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Carbon dating identifies South America's oldest textiles
Textiles and rope fragments found in a Peruvian cave have been dated to around 12,000 years ago, making them the oldest textiles ever found in South America, according to a report in the April issue of Current Anthropology. (2011-04-13)
Lessons from Schon -- the worst physics fraudster?
How did a 31-year-old physicist working at Bell Labs in New Jersey get away with possibly the worst case of physics research fraud known? (2009-05-05)
New book reveals audience responses to film subtitling
Do subtitles have an impact on how audiences understand the movie? (2012-10-11)
Researchers tap into a new and potentially better source of platelets for transfusion
Japanese researchers may be one step closer to improving treatments for bleeding disorders. (2008-07-28)
Rhino genome results
A study by San Diego Zoo Global reveals that the prospects for recovery of the critically endangered northern white rhinoceros -- of which only three individuals remain -- will reside with the genetic resources that have been banked at San Diego Zoo Global's Frozen Zoo®. (2017-01-25)
'Junk' blood tests may offer life-saving information
Thirty percent of all positive hospital blood culture samples are discarded every day because they reflect the presence of skin germs instead of specific disease-causing bacteria. (2014-08-27)
Soy protein prevents skin tumors from developing in mice, UC Berkeley researchers find
UC Berkeley researchers have found that mice with the soy protein lunasin applied to their skin had significantly lower rates of cancer than mice without the lunasin treatment. (2001-10-15)
Motivating eco-friendly behaviors depends on cultural values
The specific cultural values of a country may determine whether concern about environmental issues actually leads individuals to engage in environmentally friendly behaviors, according to the new research published in Psychological Science, a journal of the Association for Psychological Science. (2016-08-31)
Pneumococcal disease: More cases but fewer deaths
The vaccine given to children to immunize against serious pneumococcal disease does not offer full protection, reveals research from the Sahlgrenska Academy at the University of Gothenburg, Sweden, finding that the number of cases diagnosed has tripled over the past 50 years. (2012-05-07)
'Eternal flames' of ancient times could spark interest of modern geologists
Seeps from which gas and oil escape were formative to many ancient cultures and societies. (2015-05-18)
Microbes related to infant lung infections reduced using specialized ventilation system device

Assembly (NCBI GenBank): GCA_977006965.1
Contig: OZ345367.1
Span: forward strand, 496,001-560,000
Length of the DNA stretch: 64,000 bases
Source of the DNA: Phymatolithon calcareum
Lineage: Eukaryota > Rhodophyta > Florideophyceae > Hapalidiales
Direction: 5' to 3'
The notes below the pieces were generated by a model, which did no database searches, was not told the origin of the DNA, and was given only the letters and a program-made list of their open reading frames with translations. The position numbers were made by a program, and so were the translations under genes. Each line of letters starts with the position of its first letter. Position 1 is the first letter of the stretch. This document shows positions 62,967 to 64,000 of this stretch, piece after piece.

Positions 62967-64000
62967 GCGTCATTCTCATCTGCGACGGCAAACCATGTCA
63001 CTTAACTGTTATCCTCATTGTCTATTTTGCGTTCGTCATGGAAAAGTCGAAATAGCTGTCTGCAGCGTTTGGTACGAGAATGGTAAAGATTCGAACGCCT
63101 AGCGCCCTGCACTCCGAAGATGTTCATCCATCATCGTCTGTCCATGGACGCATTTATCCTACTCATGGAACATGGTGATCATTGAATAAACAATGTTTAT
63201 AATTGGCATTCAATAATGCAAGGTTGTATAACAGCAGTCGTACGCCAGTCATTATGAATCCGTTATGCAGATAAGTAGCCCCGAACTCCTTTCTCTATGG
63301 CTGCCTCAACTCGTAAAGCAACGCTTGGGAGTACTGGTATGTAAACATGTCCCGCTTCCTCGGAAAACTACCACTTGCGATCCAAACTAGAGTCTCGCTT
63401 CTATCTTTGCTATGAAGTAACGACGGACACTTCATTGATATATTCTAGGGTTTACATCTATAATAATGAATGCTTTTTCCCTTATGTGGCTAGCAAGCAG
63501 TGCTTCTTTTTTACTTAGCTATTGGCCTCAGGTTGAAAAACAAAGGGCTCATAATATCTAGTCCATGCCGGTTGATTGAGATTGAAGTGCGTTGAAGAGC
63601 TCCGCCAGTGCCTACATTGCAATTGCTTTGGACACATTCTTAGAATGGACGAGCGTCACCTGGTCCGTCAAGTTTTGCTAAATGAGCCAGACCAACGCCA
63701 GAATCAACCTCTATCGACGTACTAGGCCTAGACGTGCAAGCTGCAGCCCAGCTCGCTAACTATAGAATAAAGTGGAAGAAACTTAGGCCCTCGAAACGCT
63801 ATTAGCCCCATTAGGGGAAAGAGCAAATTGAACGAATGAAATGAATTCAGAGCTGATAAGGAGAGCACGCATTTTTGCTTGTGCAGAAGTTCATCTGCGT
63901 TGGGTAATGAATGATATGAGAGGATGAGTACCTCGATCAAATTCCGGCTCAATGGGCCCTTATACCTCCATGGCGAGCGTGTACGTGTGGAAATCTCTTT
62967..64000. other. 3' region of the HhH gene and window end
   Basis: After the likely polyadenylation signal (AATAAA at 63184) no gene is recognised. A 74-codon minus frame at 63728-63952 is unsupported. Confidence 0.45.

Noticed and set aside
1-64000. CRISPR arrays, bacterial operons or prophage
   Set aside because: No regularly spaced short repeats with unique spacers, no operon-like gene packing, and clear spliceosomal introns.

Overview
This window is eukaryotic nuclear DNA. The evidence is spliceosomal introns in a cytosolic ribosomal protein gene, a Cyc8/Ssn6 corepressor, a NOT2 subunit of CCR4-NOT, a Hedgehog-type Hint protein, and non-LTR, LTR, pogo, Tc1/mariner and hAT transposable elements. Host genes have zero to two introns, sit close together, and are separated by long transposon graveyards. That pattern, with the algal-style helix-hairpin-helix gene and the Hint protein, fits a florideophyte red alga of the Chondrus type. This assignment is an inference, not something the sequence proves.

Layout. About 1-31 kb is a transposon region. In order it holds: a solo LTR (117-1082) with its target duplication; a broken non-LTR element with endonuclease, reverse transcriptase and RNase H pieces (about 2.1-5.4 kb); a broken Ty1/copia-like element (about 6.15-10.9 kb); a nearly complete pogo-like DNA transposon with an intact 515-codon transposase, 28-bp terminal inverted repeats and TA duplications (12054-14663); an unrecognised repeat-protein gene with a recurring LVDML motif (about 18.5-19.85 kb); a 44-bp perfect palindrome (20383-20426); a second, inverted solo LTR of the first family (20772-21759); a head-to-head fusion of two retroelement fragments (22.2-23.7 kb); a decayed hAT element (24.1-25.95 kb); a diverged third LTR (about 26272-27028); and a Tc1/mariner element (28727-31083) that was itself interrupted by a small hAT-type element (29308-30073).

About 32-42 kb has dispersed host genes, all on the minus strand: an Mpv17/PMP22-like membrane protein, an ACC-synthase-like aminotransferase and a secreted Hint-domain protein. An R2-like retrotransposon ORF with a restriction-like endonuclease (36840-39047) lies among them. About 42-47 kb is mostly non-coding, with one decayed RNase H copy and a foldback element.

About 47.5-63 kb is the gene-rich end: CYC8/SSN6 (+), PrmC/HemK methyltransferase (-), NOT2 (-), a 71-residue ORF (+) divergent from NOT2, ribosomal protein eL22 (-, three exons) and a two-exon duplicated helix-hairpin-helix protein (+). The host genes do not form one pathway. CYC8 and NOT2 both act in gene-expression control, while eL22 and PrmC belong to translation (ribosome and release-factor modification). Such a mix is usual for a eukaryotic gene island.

Pediatric researchers at Women and Children's Hospital here have shown that the incidence of disease-producing microorganisms in the lungs of its infants on life support can be reduced markedly by installing an ultraviolet germicidal irradiation device in the ventilation system of its neonatal intensive care unit. (2003-05-03)
Mesoamerican book wins archaeology book award
Aztec child raising, how to play the Maya ball game and the calorie counts for a forager's diet are a few of the special features found in (2005-04-01)
Culture matters in suicidal behavior patterns and prevention, psychologist says
Women and girls in the United States consider and engage in suicidal behavior more often than men and boys, but die of suicide at lower rate -- a gender paradox enabled by US cultural norms of gender and suicidal behavior, according to a psychologist who spoke Thursday at the 118th Annual Convention of the American Psychological Association. (2010-08-12)
Compact and extremely small-scale incubator microscope to examine cells in time lapse
Biologists and doctors rely heavily on incubators and microscopes. Now the Fraunhofer Institute for Biomedical Engineering IBMT has come up with a novel solution that combines the functions of both these tools in a compact and extremely small-scale system. (2014-05-30)
Joint replacement: Does this look infected to you?
Clinical practice guidelines are one avenue the AAOS uses to ensure that patients receive high quality care. (2010-09-09)
University of Houston hosts book symposium on 'Making War and Minting Christians,' Sept. 8
The University of Houston department of history will host a symposium featuring a new book by UH professor Todd Romero, (2011-08-29)
MTBE contamination: A microbial approach for groundwater
Rutgers scientists have taken an important step on the path to using microbes to rid the environment of methyl tertiary-butyl ether (MTBE). (2006-03-22)
Survey shows supplement users have strong interest in natural solutions to manage their cholesterol
As emerging science is evaluating whether the microbiome, and gut bacteria specifically, can play a role in health and certain chronic diseases such as heart disease, highlights of new market research conducted by Micropharma Limited found that heart health is very important for supplement users; a strong interest in a better, more holistic long-term solution to high cholesterol; and the majority understand that different probiotic strains confer different health benefits. (2012-10-11)
Same adaptations evolve across different insects
For years, scientists have questioned whether evolution is predictable, or whether chance events make such predictability unlikely. (2012-07-24)